Lutecki says she has also noticed corporate legal departments relying increasingly upon in-house lawyers and building up that capacity, although much of it, she adds, is contract work instead of straight out hiring.

In fact, when outside legal work reaches a certain level, Coca-Cola in Canada will consider bringing another lawyer aboard, says Scott Kirkpatrick, vice president and general counsel. In addition to potential cost efficiencies, the advantage to having that work done in-house is the built-in familiarity with the business as well as the related pressures and constraints. “I call it my 500 rule: Any time you send more than 500 hours of work out in any single area on an annual basis, that business would likely be better to hire someone in-house,” he says.

Kirkpatrick says there is further potential that Coca-Cola, which currently has three lawyers as well as a secondment student on loan from a law firm, may add to its legal department this year as the company does some restructuring that could see the single legal department split into two.

Kirkpatrick sees increasing advantages for lawyers working for corporations and their in-house legal departments. The expectation for lawyers as they launched into their careers at law firms during the last several years was to anticipate more modest salaries and there was a downward slide in the median pay for more experienced associates.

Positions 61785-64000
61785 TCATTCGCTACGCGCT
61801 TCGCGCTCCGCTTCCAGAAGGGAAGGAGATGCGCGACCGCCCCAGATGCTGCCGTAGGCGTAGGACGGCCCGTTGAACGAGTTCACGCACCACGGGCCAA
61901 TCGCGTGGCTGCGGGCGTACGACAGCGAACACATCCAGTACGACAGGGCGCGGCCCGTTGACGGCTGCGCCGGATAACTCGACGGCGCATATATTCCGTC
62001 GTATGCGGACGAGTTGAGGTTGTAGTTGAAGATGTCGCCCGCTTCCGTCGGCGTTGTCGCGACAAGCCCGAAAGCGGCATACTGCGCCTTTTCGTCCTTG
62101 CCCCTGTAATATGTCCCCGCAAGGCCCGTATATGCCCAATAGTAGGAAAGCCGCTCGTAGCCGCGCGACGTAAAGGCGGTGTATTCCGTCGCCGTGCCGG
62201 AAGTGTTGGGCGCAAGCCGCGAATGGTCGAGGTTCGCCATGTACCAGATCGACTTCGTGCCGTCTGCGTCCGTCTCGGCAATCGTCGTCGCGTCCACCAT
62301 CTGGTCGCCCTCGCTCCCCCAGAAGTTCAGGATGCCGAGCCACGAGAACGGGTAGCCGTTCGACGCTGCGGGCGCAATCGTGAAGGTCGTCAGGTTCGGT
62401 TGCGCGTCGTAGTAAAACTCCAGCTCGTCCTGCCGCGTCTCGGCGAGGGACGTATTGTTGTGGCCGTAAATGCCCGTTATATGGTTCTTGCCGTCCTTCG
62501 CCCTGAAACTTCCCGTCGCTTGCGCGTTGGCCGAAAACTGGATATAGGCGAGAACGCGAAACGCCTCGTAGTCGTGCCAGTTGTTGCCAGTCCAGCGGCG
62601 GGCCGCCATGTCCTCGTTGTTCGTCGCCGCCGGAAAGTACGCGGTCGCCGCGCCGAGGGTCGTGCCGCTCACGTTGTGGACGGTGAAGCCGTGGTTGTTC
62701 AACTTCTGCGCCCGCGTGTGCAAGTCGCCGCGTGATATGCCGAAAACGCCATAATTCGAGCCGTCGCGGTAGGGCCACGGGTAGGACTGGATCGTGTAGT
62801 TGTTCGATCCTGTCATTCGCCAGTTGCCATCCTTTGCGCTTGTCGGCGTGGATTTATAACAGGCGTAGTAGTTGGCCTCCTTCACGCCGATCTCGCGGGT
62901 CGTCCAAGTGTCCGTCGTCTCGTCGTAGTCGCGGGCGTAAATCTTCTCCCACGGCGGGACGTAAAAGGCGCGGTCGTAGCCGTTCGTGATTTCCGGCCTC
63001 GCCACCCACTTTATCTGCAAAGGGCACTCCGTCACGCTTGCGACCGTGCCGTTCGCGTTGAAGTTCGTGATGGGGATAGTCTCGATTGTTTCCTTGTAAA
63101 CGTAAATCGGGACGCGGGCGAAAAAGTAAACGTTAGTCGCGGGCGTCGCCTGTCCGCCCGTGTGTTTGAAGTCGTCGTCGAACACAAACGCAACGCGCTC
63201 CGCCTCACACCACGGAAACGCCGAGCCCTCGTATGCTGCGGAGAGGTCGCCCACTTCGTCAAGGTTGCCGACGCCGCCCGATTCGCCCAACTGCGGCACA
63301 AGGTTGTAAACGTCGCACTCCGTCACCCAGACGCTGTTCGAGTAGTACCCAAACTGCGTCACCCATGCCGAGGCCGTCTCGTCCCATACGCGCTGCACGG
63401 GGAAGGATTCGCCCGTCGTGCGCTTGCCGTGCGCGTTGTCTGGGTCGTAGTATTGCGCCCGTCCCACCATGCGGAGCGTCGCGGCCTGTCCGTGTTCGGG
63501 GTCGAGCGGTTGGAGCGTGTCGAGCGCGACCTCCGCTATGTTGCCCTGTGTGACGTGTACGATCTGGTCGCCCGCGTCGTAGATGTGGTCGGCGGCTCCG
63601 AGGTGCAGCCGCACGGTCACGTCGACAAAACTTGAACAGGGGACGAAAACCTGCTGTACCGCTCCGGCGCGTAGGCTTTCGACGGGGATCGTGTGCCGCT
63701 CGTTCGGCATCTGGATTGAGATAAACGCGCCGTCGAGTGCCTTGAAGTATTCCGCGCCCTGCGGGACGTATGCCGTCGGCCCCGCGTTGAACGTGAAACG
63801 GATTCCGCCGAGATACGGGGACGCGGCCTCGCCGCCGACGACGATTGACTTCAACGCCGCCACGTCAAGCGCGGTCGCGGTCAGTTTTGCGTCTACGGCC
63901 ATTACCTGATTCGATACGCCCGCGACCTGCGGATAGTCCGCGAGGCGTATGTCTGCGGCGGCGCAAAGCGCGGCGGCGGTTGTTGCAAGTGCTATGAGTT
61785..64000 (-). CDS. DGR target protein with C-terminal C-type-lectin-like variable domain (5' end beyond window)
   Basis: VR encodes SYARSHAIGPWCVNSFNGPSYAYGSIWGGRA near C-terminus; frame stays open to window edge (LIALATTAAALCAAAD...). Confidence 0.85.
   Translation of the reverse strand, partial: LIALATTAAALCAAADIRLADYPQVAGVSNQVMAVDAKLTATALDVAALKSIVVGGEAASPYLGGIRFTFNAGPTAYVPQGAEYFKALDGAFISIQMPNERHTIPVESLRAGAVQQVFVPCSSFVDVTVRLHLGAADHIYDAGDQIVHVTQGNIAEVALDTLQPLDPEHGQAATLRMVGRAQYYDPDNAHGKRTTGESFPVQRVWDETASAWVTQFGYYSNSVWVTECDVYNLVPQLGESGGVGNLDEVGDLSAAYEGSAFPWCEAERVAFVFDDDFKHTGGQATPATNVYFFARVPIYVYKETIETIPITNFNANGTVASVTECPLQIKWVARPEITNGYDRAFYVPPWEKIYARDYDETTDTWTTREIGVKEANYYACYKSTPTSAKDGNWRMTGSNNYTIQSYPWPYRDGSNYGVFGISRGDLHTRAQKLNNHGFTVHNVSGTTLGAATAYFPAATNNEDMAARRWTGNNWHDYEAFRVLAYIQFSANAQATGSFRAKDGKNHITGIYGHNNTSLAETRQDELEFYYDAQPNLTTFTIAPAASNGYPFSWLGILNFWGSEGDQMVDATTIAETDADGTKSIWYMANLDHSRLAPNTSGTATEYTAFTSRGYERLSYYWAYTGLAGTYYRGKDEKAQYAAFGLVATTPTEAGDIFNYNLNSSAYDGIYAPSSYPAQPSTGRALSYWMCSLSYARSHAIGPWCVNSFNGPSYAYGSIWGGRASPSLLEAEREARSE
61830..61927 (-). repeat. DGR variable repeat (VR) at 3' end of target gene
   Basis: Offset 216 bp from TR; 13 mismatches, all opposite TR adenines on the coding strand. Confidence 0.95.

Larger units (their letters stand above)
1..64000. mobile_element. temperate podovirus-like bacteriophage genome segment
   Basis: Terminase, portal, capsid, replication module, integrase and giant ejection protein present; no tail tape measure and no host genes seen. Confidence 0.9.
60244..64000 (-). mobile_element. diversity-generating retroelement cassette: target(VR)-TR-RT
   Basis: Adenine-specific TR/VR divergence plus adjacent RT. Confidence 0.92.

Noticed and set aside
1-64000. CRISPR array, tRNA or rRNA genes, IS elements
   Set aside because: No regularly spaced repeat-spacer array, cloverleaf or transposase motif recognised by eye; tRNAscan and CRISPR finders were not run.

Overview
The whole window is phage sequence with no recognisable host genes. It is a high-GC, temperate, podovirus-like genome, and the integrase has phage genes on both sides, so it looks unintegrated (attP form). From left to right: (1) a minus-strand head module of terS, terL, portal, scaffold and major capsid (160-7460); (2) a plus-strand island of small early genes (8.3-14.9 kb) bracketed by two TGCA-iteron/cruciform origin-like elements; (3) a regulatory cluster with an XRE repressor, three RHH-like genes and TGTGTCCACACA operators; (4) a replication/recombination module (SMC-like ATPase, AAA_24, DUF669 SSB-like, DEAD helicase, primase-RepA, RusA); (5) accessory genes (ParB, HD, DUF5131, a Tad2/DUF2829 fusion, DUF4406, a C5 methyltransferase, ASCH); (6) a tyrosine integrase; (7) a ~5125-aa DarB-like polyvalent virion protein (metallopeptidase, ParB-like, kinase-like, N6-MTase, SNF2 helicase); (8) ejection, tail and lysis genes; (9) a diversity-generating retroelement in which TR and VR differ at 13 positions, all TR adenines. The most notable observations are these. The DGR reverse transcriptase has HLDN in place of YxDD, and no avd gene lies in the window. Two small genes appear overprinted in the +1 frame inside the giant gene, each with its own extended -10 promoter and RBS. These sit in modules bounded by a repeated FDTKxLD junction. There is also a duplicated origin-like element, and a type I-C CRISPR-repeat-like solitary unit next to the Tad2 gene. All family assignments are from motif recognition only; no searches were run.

“There [at in-house legal departments] is continually a trend upward, which, of course, is contrasted by what we’ve seen at large Bay Street firms where effectively over the last 10 to 15 years associate salaries have been very much locked in,” he says. “At the very least, businesses are keeping up with inflationary measures.”

And the added advantage companies have over firms is long-term career opportunities, pensions, annual and long-term incentives as well as car allowances. Indeed, the survey showed that 80 per cent of legal departments offer some kind of perk, although, for nearly half, their value represents one per cent or less of the lawyer’s compensation. But 64 per cent of respondents said they have a company pension plan and another 67 per cent said bonuses, representing at least five per cent of their compensation, are part of the equation as well.

The survey showed that 66 per cent of law firms also pay bonuses to associates. For 33 per cent of those, it represented less than five per cent of salaries. Benefits were offered at 57 per cent of the responding firms and 58 per cent offered perks.

No matter which way salaries swing, however, both legal departments and law firms seeking to recruit top talent need to remain competitive and ensure that what they’re offering both associates and partners remains enticing. So they’re trying to maintain that balance of ensuring profitability while offering good compensation.

That competition is very evident in Calgary where lawyer salaries have been, historically, second only to those in Toronto, observes McLeod Law LLP’s managing partner Robin Lokhorst. Calgary is also home to international, national, regional and local law firms. “It raises the bar for all of us for the available talent,” says Lokhorst.

“One of the reasons for that is having the national and international players here and we’re competing for the same talent in many cases. We all have to pay more in order to get that person in the door. They have expectations in terms of ongoing salary and compensation.”